How far are Seraikis from their dream?
"When a party advocates for setting up an administrative secretariat for people of Seraiki region, instead of agreeing to the creation of a province, it means the party does not acknowledge our national character. Postings and transfers are not such a matter of grave concern; we want to protect the legacy of our history, culture, identity and language which has carried on for thousands of years. We want to be recognized as equal to Punjabis, Sindhis, Pakhtoons and Baloch,” says Ujala Langah.
Langah is a radical Seraiki nationalist, heading Seraikistan National Front. “Why was Seraikistan not named a province when four provinces have been created in the name of their national identity?” she asks.
The Seraiki nationalists’ demand for the province has seen more than 50 years of political struggle, agitational protests, poetry and big cultural-cum-political gatherings. The Seraiki rights movement emerged as resistance against Zia martial law when political activities were banned. Leftist intellectuals, political workers from central Punjab and south Punjab including Prof Aziz ud Din Ahmed, Imtiaz Alam, Ustaad Fida Hussein Gadi, Mazhar Arif, Taj Langah, Hamid Asghar Shaheen and others started political activities highlighting Seraiki culture, deprivations and Punjab’s exploitative and discriminatory policies against the Seraiki region. Pakistan National Party led by Mir Ghous Bux Bizenju was the first political party to form a separate party chapter for Seraiki region in 1984.
Zahoor Dhareja the chairperson of the Seraikistan Qaumi Council, says, “We demand a province consisting of 24 districts: Multan, Lodhran, Khanewal, Vehari, Bahawalpur, Bahawalnagar, Rahim Yar Khan, Dera Ghazi Khan, Layyah, Muzaffargarh, Rajanpur, Pakpattan, Okara, Sargodha, Khushab, Bhakkar, Mianwali, Jhang, Toba Tek Singh, Chiniot and Faisalabad. We also demand inclusion of two districts from Khyber Pakhtunkhwa: Dera Ismail Khan and Tank where 70 percent of the population speaks Seraiki language.”
Mainstream political parties are divided on the issue. The Pakistan Peoples Party supports South Punjab province consisting of 13 districts including 11districts from Multan, Bahawalpur and Dera Ghazi Khan Divisions and Mianwali and Bhakkar.
The Pakistan Tehreek Insaf has promised a South Punjab province comprising 11 South Punjab districts. However, the PTI says it will initially establish two administrative secretariats in Multan and Bahawalpur as a two-thirds majority for legislation is not available.
The Pakistan Muslim League-N supports two provinces: one Bahawalpur and the other a South Punjab province comprising Multan and Dera Ghazi Khan divisions. PML-N MPA Hina Pervez Butt tabled a resolution in Punjab Assembly for the creation of a separate Bahawalpur province last May.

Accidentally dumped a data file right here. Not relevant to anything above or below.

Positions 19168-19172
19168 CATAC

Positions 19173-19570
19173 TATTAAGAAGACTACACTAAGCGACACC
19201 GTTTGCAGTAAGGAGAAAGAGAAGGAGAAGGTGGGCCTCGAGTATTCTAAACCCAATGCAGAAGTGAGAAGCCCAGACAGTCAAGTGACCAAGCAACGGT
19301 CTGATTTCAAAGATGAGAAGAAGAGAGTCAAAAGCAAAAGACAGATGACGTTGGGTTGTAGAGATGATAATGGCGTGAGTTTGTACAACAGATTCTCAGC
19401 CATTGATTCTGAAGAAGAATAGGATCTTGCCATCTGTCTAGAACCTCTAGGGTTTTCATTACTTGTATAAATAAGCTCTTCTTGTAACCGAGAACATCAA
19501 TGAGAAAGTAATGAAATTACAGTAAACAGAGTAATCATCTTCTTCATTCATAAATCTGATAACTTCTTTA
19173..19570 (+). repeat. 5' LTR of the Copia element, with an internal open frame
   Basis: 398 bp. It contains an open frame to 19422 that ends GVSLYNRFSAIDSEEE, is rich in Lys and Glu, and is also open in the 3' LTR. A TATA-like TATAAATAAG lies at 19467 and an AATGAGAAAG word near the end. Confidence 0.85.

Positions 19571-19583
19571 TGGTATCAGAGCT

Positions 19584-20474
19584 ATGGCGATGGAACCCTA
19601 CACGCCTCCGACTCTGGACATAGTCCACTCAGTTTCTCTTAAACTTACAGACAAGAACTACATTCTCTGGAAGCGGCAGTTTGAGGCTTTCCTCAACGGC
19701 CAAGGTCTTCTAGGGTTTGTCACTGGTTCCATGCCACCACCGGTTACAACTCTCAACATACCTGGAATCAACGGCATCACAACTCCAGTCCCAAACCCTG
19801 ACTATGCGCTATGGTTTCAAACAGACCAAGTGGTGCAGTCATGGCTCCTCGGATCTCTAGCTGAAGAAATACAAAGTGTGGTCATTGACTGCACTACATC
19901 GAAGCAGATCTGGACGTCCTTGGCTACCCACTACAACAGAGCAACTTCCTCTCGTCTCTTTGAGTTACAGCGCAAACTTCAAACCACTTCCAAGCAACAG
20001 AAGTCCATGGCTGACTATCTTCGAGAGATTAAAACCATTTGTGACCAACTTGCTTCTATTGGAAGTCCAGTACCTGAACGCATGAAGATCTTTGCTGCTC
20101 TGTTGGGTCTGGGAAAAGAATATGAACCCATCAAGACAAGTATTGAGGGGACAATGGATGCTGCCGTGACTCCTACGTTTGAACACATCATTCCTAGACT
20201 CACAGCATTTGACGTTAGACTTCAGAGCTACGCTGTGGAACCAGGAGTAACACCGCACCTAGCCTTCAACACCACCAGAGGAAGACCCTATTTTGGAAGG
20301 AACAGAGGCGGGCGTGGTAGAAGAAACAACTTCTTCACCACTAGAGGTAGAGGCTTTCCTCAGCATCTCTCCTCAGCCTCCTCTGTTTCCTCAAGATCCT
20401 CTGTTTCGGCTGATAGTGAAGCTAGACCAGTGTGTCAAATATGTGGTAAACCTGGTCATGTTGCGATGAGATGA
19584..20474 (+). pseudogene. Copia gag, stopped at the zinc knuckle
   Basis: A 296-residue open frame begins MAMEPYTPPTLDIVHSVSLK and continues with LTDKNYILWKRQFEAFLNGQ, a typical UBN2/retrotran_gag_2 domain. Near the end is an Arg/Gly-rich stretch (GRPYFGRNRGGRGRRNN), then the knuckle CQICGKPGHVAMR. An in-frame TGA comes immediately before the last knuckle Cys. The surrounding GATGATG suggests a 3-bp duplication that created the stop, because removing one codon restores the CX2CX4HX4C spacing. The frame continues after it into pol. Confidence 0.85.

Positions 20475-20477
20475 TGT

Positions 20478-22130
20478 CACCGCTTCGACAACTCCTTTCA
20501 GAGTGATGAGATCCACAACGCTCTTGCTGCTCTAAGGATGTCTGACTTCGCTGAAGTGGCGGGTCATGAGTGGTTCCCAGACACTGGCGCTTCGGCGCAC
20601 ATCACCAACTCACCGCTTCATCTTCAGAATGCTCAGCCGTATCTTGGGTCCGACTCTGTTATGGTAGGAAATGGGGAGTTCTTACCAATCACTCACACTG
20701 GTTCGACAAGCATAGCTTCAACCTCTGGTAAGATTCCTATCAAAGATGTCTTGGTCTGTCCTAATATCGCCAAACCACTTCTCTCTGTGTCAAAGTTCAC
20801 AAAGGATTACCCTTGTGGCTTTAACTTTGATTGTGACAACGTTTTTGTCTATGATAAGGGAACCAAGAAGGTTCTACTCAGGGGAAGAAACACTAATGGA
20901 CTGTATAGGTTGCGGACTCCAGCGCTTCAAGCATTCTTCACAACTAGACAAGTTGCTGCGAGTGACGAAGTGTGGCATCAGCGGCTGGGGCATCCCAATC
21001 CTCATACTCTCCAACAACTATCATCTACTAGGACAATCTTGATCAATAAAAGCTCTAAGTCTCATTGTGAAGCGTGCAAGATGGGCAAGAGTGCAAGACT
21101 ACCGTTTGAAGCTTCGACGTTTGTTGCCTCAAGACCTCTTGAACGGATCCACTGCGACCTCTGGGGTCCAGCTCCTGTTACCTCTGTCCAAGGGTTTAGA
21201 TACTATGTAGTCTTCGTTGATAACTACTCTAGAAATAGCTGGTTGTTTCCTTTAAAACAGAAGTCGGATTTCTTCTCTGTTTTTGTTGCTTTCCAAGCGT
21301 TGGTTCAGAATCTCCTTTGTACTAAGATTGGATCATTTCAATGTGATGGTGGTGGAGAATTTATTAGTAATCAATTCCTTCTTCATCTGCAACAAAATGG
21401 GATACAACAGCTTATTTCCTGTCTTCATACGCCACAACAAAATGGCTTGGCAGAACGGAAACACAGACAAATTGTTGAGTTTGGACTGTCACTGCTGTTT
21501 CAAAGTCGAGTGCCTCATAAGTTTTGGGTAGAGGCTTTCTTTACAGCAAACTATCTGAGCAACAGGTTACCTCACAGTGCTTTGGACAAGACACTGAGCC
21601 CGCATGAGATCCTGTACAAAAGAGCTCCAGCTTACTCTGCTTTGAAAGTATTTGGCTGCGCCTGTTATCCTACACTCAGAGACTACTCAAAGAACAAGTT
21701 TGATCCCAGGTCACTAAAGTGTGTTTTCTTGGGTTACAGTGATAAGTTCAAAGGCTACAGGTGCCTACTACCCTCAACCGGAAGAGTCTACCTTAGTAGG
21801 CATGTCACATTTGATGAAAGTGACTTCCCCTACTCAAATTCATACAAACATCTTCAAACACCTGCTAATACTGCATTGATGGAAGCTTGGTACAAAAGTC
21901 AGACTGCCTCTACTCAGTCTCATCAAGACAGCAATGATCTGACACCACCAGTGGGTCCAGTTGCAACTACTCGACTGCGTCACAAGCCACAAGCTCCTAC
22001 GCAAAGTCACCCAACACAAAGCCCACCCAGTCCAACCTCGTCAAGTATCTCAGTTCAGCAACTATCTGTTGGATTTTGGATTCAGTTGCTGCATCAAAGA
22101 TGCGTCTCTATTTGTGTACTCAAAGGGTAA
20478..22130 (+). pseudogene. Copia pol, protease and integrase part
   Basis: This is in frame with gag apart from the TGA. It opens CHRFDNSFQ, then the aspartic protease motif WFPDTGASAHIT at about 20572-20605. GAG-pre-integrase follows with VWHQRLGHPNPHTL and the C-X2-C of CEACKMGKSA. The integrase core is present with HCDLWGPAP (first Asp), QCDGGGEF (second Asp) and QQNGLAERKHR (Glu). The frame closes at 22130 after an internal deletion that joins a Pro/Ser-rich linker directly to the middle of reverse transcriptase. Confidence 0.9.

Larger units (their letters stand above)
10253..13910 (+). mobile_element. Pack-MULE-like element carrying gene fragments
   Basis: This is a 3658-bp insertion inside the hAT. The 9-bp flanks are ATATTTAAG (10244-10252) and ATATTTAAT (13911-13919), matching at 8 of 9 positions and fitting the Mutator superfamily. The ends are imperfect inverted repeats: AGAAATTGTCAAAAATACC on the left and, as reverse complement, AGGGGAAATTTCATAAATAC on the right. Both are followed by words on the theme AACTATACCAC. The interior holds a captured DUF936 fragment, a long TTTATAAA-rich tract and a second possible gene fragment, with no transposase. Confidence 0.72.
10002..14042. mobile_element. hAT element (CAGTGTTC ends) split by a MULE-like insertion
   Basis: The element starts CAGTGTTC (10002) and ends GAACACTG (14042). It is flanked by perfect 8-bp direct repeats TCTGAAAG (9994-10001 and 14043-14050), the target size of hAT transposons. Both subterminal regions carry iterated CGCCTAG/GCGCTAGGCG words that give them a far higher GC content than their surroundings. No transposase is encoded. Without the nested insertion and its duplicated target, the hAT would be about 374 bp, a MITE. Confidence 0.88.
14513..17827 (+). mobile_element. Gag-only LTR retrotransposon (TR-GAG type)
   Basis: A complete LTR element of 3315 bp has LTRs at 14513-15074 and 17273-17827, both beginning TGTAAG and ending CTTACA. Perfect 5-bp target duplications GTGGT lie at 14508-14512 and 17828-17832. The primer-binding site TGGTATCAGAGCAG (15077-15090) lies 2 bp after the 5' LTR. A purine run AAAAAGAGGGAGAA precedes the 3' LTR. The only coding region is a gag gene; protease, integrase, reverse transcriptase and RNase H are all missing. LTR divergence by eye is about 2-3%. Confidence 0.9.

There is an apprehension among Seraiki political workers that the demand for two provinces is an effort to continue hegemony of central Punjab in the Senate. The Senate is currently dominated by Pakhtuns; after the creation of two provinces in South Punjab, the Senate would be dominated by the Punjab as each province has 23 members in the Upper House for equal representation. If the Bahawalpur province is created, it will solidify Punjab’s domination in the Senate where each province has an equal representation of 23 members.
The PML-N and PML-Q have strong pockets in the Bahawalpur division since the large-scale settlement of central Punjab tribes in Cholistan. They were allotted lands there, which has turned the local Seraiki population into a minority.
The PPP is opposed to the division of South Punjab into two provinces. Syed Yousaf Raza Gillani who as PM boldly announced that PPP would create a Seraiki province had constituted a Province Commission in 2012. It was headed by the then Senator Farhatullah Babar. The commission had proposed naming the new province as Bahawalpur-South Punjab.
Political pundits say that new power-brokers have emerged in the Punjab politics in 2018 elections shrinking space for South Punjab’s powerful political dynasties. These dynasties are now betting their bottom dollar on the new province.
Foreign Minister Shah Mehmood Qureshi says that the PTI is making serious efforts to set up two south Punjab administrative secretariats in Multan and Bahawalpur. He say the creation of a province needs an amendment in the constitution with a two thirds majority which the PTI lacks. He says the PTI would seek cooperation from the PPP and the PML-N.
However, such support from PML-N and the PPP seems unlikely anytime soon. Former prime minister Syed Yousaf Raza Gillani says that he thinks that the PTI is not serious about creating a South Punjab province. He says PPP did not want an administrative secretariat but a province with its own high court and assembly. “PTI’s proposal of setting up two administrative secretariats is ridiculous, and not feasible”, he says.
The proposal to set up one or two administrative secretariats is also not acceptable for Seraiki nationalists.
“We cannot accept any option except a province based on Seraiki identity, with proper boundaries. The PTI has no right to humiliate millions of people of the Seraiki region”, says Zahoor Dhareja.
Criticising the PTI, he says that 600 days have passed without the creation of a province the PTI promised to create within the first 100 days of taking charge of public offices. He says that only a constitutional commission can propose boundaries and the name for the new province.
The writer is bureau chief of The News in Multan. He can be reached at [email protected]